Sale pumped for G2: 'Just hand me the ball'

October 7th, 2021

ST. PETERSBURG -- There was likely no one more thrilled by Rafael Devers’ go-ahead homer in Sunday’s Game 162 than , who was chased early from the season’s final regular-season game with a trip to the postseason on the line.

The Red Sox left-hander lasted only 2 1/3 innings in that start against the Nationals in Washington. He was granted an opportunity for redemption by Devers’ blast, which powered a come-from-behind 7-5 win, and Boston’s victory over the Yankees in Tuesday’s American League Wild Card Game at Fenway Park. That redemption could come when Sale starts Game 2 of the AL Division Series vs. the Rays on Friday night.

“That was big,” Sale said. “What I saw in that game was a lot of momentum, a lot of energy shift, and guys just being dogs. I did absolutely nothing to help our team win; I actually put us in a horrendous spot in that game. … I was obviously very appreciative of that, because that would’ve been a very not fun last game of the year.”

Sale, 32, made nine regular-season starts after returning from Tommy John surgery on Aug. 14, going 5-1 with a 3.16 ERA over 42 2/3 innings. Sale said he is “figuring this stuff out as we go,” which suggests the Rays could see a steady diet of four-seam fastballs and sliders.

“Not too many guys can come out of Tommy John surgery and you throw him in the middle of a pennant race and do the things that he has done,” Boston manager Alex Cora said. “He has given us a chance to win. … I think he has been solid. I don’t think the changeup is where he wants, but he felt like this week he made a few adjustments that might play tomorrow.”

Opponents this season are 18-for-40 (.450) off Sale’s changeup, including two doubles and two homers. Sale said he focused on his arm action and mechanics coming off the shaky Nationals start, when he struck out seven but allowed two runs on three walks and four hits.

“I think the biggest flaw in that [changeup] is the consistency,” Sale said. “If I throw 10 of them, four of them are really good. Two of them are ‘ehh’ and the other ones are batting practice. I just have to find a way to get more consistent with that pitch.”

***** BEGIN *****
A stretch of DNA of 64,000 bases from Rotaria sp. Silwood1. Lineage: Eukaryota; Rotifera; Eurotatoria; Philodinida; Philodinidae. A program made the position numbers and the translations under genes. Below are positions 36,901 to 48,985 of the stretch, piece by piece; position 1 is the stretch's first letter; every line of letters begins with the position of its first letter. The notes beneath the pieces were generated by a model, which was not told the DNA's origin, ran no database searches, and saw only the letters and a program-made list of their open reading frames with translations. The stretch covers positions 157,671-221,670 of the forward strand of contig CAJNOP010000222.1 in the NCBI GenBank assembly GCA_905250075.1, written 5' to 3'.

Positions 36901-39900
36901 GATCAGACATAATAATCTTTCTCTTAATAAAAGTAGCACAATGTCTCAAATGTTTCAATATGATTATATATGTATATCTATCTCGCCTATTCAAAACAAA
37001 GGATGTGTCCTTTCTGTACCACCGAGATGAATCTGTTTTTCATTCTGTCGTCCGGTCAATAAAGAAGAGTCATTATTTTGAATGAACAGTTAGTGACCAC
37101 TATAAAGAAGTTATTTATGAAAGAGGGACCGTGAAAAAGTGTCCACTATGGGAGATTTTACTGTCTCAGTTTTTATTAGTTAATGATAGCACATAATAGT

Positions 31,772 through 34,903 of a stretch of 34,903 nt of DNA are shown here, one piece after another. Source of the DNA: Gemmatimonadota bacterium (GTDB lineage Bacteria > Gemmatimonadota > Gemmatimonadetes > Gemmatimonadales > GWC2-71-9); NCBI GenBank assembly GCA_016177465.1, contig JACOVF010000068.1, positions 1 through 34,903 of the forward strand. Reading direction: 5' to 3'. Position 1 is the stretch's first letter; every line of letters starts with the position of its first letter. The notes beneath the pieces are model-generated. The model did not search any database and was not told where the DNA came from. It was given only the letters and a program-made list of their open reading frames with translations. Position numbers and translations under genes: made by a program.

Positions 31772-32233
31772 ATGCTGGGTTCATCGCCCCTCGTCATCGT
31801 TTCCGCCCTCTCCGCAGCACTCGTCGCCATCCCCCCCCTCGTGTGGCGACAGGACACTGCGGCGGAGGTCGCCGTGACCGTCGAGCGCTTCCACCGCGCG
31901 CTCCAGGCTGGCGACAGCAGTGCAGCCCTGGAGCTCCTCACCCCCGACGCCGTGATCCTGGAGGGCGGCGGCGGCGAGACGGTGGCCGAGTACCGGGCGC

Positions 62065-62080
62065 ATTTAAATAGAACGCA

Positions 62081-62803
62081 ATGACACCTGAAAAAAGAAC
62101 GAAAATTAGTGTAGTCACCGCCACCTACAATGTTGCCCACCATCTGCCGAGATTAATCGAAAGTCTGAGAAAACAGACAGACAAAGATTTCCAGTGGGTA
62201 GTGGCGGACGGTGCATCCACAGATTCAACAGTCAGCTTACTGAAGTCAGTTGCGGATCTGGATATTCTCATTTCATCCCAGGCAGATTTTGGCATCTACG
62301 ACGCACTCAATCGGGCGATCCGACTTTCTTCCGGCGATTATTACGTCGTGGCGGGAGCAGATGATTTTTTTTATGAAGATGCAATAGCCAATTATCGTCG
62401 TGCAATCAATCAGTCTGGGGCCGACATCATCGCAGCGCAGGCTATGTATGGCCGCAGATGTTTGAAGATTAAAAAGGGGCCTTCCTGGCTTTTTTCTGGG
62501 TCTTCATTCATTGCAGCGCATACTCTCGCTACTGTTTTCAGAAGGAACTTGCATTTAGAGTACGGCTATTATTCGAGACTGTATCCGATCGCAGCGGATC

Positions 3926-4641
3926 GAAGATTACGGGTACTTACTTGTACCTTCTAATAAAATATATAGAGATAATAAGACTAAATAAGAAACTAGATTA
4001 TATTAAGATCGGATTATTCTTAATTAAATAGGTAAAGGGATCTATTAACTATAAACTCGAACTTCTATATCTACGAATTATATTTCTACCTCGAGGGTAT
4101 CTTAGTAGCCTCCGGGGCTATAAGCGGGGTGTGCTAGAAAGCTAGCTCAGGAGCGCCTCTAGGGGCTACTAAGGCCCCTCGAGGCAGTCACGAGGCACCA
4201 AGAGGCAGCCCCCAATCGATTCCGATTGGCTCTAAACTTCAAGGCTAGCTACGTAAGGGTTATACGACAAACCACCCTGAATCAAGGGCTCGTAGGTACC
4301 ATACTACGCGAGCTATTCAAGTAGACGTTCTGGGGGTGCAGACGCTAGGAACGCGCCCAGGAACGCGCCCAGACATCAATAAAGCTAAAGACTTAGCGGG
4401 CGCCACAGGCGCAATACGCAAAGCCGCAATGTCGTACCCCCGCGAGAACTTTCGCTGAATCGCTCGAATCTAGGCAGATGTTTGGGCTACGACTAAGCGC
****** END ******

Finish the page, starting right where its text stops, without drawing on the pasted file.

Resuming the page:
Two of Sale’s post-Tommy John outings came against the Rays, providing something of a blueprint to work off. Sale hurled six innings of two-run ball in a 3-2 Red Sox victory on Sept. 1 at Tropicana Field, where he is 5-3 with a 2.09 ERA in 12 career games (11 starts).

Sale also faced Tampa Bay his next time out, permitting five runs (one earned) and 10 hits over 3 2/3 innings in Boston’s 11-10 loss at Fenway on Sept. 6. Sale said that he sees Sunday’s comeback at Washington as a good indicator of what the Sox can achieve in a postseason setting.

“We saw the scoreboard; we knew what the deal was,” Sale said. “We knew our backs were against the wall to win that game. To tell yourself, ‘Hey, we have to win this game,’ then proceed to win that game -- it says a lot about who we have in this clubhouse.”

While Sale’s focus is on providing a deep Game 2 outing, he could be a factor later in the series as well. Cora said he’d be careful using Sale as a reliever, though he made appearances out of Boston's bullpen in the 2017 and ’18 postseasons, including a scoreless three-strikeout inning to seal Game 5 of the 2018 World Series.

“Absolutely,” Sale said. “I think experience helps out a lot in this situation, with the playoffs and postseason. There’s no reason to save an arm to go sit on the couch. This is all the baseball we have left, and tomorrow might not come. It doesn’t matter when or where. Just hand me the ball, and I’m going to sling it until you take it.”